I ripped the cast recording of Rent from my parents' CDs last weekend (I only have it on tape), and listening to it reminded me of Angels in America and the two posts I've been intending to write on it since forever, or at least since December 2003 when we got HBO just to see its adaptation. (They're both about New York and AIDS, they both are structured in two parts with the first part being considerably the better, and I saw them both performed while I was in college.)
In very brief, for context, Angels In America is a two-night play (the parts are Millennium Approaches and Perestroika) set in 1985 New York. I would argue that at its core, it's a two-couple story, or more accurately a two former-couples story: Louis leaves Prior because he can't deal with Prior's AIDS, and Joe leaves Harper because he finally admits that he's gay. The four of them interact in various ways, as do people they know (Belize, Prior's nurse and friend; Hannah, Joe's mother; and Roy Cohn, Joe's mentor), an Angel, and some ghosts.
The first post I've been meaning to write is about the HBO adaptation (released on DVD some time ago), which is star-studded and well-intentioned. The acting is almost uniformly impeccable: Mary-Louise Parker (Harper) and Patrick Wilson (Joe) are particularly heartbreaking. Justin Kirk looked a little more saturnine than my image of Prior Walter, which might have contributed to Chad's finding him less sympathetic than I, but I found his acting excellent; and though Al Pacino (Roy Cohn) chewed scenery until I expected to see splinters flying out of his mouth, it's that kind of role. The only performance that clunked was Emma Thompson's as the Angel and as a nurse; the first is probably not her fault, as the Angel seems an absolutely thankless role. (I can't compare her performance to the actress I saw in Boston, because the production had the reverb on her lines up so high it was almost impossible to tell what she was saying.)
For all the glossy production values and high-powered acting, though, I suspect that this is best seen on stage. For one, it's an incredibly and fundamentally talky work, which might feel more accessible with the intimacy of live theater. For another, suspension of disbelief is easier in theater, since one's already suspending disbelief in accepting a stage as New York City or what-have-you, and the work has a number of surreal elements which require such suspension (dreams and visions and hallucinations, sometimes shared and sometimes experienced alone; also, there's that matter of an Angel).
(Then again, maybe not. On screen, the first shared vision starts with Harper walking down a long, long hallway and entering an opulent dressing room already occupied by Prior (I think; it might have been the other way around). Chad, who hadn't seen it before, wondered how this was done on stage, thinking it would be difficult. On the contrary, nothing simpler; just re-arrange the set to be a dressing room on a scene break, and then the stage direction: "Harper appears." I think she just walked on from off-stage, when I saw it.)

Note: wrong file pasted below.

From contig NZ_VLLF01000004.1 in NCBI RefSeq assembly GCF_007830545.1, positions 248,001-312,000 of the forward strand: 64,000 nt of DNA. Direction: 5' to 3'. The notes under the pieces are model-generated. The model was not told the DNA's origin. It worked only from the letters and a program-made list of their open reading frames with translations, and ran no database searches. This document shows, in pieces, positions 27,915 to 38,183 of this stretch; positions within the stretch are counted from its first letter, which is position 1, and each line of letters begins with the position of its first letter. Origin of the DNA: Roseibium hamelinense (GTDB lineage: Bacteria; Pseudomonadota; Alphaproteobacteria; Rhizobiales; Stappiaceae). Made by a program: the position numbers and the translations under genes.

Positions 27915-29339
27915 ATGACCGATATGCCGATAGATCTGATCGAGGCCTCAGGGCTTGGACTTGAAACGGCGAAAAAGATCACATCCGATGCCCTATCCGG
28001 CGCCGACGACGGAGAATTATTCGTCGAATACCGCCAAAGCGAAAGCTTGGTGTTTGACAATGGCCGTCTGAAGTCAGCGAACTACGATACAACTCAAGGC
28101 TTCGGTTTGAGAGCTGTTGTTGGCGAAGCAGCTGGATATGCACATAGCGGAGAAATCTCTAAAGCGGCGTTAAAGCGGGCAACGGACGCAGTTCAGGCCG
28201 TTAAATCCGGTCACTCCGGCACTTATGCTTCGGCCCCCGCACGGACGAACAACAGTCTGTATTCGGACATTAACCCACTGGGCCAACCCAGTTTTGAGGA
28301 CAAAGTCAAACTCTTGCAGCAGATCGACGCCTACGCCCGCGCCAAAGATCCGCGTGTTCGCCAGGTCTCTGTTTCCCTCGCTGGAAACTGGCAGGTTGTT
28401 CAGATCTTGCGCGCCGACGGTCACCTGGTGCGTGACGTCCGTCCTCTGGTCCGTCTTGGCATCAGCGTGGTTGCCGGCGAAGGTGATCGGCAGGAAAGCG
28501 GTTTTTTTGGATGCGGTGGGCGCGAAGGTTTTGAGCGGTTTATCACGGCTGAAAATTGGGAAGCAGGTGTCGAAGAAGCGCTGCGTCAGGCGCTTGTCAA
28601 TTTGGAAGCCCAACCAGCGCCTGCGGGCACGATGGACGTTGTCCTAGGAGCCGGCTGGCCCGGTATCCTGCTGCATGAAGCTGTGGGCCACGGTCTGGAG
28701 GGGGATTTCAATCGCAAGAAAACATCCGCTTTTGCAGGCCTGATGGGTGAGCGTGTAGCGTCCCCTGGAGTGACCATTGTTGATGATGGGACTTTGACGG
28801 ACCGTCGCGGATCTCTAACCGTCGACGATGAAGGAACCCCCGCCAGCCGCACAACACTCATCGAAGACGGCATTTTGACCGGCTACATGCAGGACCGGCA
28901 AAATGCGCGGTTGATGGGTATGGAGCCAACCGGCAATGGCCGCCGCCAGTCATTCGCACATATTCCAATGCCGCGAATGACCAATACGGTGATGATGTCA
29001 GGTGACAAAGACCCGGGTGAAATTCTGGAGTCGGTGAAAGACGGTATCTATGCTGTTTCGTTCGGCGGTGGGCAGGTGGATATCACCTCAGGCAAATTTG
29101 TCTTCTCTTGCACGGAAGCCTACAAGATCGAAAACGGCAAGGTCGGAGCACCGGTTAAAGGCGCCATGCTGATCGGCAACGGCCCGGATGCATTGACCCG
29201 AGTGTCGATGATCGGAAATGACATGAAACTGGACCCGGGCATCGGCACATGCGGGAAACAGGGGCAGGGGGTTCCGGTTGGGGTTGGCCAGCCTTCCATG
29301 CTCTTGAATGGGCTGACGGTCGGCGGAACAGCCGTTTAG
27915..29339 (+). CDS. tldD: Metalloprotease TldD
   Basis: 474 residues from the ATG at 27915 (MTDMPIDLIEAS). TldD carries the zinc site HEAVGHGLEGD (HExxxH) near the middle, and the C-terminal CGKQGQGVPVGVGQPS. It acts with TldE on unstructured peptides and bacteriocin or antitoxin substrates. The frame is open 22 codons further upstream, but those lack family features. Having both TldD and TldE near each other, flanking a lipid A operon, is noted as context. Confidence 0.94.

Whether or not the surreal elements are easier to accept on stage, I generally preferred the stage's approach to these elements. In particular, the screen version took the repeated Part One statements that the Angel was drawing nearer, and literalized them into images of a meteor hurtling through space. This struck me as rather a dubious decision.
There were a couple of other changes that I disliked, a line reading here, an intrusive camera trick there; but by far the most significant and baffling was the change to Part Two's opening. Part One ends with the Angel crashing through Prior's ceiling and declaiming:
The Great Work begins:
The Messenger has arrived.
It is something to behold, whether on stage or screen.
Part Two, in the play, opens with—well, with a thematic monologue from the World's Oldest Living Bolshevik, but then with the Angel's speech above and Prior's furious, frightened reaction: "Go away."
It is also a stunning moment, and it's not in the HBO version. It would have taken less than a minute; I cannot fathom their being so strapped for time that they couldn't have left it in. (I don't remember whether they kept the Bolshevik bit; I think not.)
There is also a fair bit of streamlining to the second part, which as I recall means that nearly all the shared visions in that section were dropped in favor of providing that information in other scenes. I have no particular opinion on this change.
While I generally prefer the stage, I think that overall the HBO version did a very good job; the majority of my negative reactions upon watching weren't to the production, but the content of the second part. That's the second and spoilery post I've been meaning to write, hopefully appearing tomorrow: the fundamental flaw of Angels in America.
Amazingly belated ETA: well, it only took me six years, but the promised post is finally up.